Leonardo da Vinci's "Mona Lisa" is world-renowned for her so-called "mysterious" smile. Her inscrutable gaze follows you throughout the room she's housed in, at Paris's Louvre Museum, encased behind a protective glass barrier as hordes of tourists each day crowd close to her 16th century oil-painted visage.
For decades, popular culture and art historians have debated the curiously ambiguous facial expression that da Vinci masterfully captured. What depths was she hiding? Well, a new survey is now here to tell us that the lady might not be as mysterious as we've thought. People perceive her look as a smile, according to the survey conducted at University of Freiburg.
According to the study, published recently in the journal Scientific Reports, test subjects shown images of the portrait "always perceived" her as "happy." (It's worth noting that the sample size of participants was just a dozen.)
"That calls the common opinion among art historians into question," Dr. Jürgen Kornmeier, a scientist associated with the study wrote in Science Daily. In one part of the experiment, her image was manipulated to display various degrees of happiness and sadness based on the curvature of her smile. Subjects were able to correctly identify the happier emotion much more rapidly and with greater confidence than the sadder versions.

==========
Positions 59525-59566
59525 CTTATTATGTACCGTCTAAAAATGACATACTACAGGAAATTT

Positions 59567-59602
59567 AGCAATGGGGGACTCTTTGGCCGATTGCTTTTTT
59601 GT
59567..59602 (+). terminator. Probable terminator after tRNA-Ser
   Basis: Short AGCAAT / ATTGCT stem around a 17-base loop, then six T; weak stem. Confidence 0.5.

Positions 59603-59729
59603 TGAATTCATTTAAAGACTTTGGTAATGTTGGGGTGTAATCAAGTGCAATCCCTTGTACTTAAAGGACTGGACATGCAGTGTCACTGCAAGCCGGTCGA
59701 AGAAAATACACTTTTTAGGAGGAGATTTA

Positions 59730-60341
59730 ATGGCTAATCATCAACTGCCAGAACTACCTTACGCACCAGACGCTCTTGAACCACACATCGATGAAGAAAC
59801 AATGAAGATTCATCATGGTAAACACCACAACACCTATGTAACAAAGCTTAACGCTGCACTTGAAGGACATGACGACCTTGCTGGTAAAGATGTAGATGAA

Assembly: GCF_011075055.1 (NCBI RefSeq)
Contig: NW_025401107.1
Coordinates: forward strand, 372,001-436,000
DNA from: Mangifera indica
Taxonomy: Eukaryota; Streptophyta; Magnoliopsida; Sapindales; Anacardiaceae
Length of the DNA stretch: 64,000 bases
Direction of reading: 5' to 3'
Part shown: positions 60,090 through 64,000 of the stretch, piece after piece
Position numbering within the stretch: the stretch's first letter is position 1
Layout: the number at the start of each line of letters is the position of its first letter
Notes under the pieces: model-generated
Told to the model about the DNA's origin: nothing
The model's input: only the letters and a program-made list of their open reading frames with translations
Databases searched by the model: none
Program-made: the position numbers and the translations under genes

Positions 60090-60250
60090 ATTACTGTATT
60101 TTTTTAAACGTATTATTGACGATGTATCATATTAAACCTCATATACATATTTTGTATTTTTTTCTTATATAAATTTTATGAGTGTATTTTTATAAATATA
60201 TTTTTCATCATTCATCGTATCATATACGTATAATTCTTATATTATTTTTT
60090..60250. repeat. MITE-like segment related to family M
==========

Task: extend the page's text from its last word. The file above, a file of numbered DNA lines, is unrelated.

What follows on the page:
"It appears as if our brain is biased to positive facial expressions," the study's primary author explained of this finding.
Just like beauty, emotion is often dependent on the eye of the beholder. Of course, the question remains: is majority opinion equal to objective truth? For the "Mona Lisa," at least, some mystery lives on.